by Mairead Maguire
October 14, 2014
Maguire won the 1976 Nobel Peace Prize for her work for
peace in Northern Ireland. Her book, The Vision of Peace
(edited by John Dear, with a foreword by Desmond Tutu
and a preface by the Dalai Lama) is available from
She lives in
Belfast, Northern Ireland.
"It is shocking to listen to
politicians and military
boast of their military prowess
when in lay persons' terms
what it means is killing of
(Photo: US Navy / flickr)
How can we explain that in the 21st
century we are still training millions of men and women in our armed
forces and sending them to war?
There are more choices than war or peace, there are multi-optional
choices and a civilian-based non-military diplomatic-political
policy has more chance of succeeding in solving a violent conflict.
"Every day through our television
and local culture, we are subjected to the glorification of
militarism and bombarded with war propaganda by governments
telling us we need nuclear weapons, arms manufacturers, and war
to kill the killers who might kill us."
In war, the cost in civilian lives is
incalculable, not to mention the many military personnel whose lives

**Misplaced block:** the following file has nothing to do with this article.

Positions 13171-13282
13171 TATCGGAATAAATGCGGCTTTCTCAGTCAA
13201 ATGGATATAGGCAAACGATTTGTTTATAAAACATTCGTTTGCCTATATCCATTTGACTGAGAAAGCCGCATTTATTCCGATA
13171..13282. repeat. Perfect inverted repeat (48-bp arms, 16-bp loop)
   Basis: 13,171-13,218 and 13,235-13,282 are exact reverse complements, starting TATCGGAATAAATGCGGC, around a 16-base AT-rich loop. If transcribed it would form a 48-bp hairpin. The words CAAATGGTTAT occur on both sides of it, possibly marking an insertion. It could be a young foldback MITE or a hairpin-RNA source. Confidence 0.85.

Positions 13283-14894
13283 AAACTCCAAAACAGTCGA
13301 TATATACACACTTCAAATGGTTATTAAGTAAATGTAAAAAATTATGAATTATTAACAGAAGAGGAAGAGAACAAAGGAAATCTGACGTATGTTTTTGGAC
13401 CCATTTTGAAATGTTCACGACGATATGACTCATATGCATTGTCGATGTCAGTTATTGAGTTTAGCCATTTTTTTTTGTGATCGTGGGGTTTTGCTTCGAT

Then there is the cost to the
environment and the cost to human potential as our scientists waste
their lives planning and researching even more horrific weapons
which increasingly, in modern war, kill more civilians than
For example, the United States and the United Kingdom committed
against the Iraqi people when,
between 1990 and 2012, they killed 3.3 million people - including
750,000 children - through sanctions and wars.
We all also watched our television screens in horror in July and
August this year as the Israeli military bombarded civilians in Gaza
for 50 days.
But, why are we surprised at this cruelty of military when they are
doing what they are trained to do - kill, at the behest of their
politicians and some people?
It is shocking to listen to politicians and military boast of their
military prowess when in lay persons' terms what it means is killing
of human beings.
Every day through our television and local culture, we are subjected
to the glorification of militarism and bombarded with war propaganda
by governments telling us we need nuclear weapons, arms
manufacturers, and war to kill the killers who might kill us.
However, too many people do not have peace or the basics to help
them achieve peace.
They live their lives struggling with the roots of violence, some of
which are poverty, war, militarism, occupation, racism and fascism.
They have seen that they release uncontrollable forces of tribalism
These are dangerous and murderous forms
of identity which we need to transcend.
To do this, we need,
to acknowledge that our common
humanity and human dignity are more important than our
to recognize that our lives and
the lives of others are sacred and we can solve our problems
without killing each other
to accept and celebrate
diversity and otherness
to work to heal the 'old'
divisions and misunderstandings
to give and accept forgiveness
to choose listening, dialogue
to disarm and demilitarize as
the pathway to peace
In my own country, in Northern Ireland,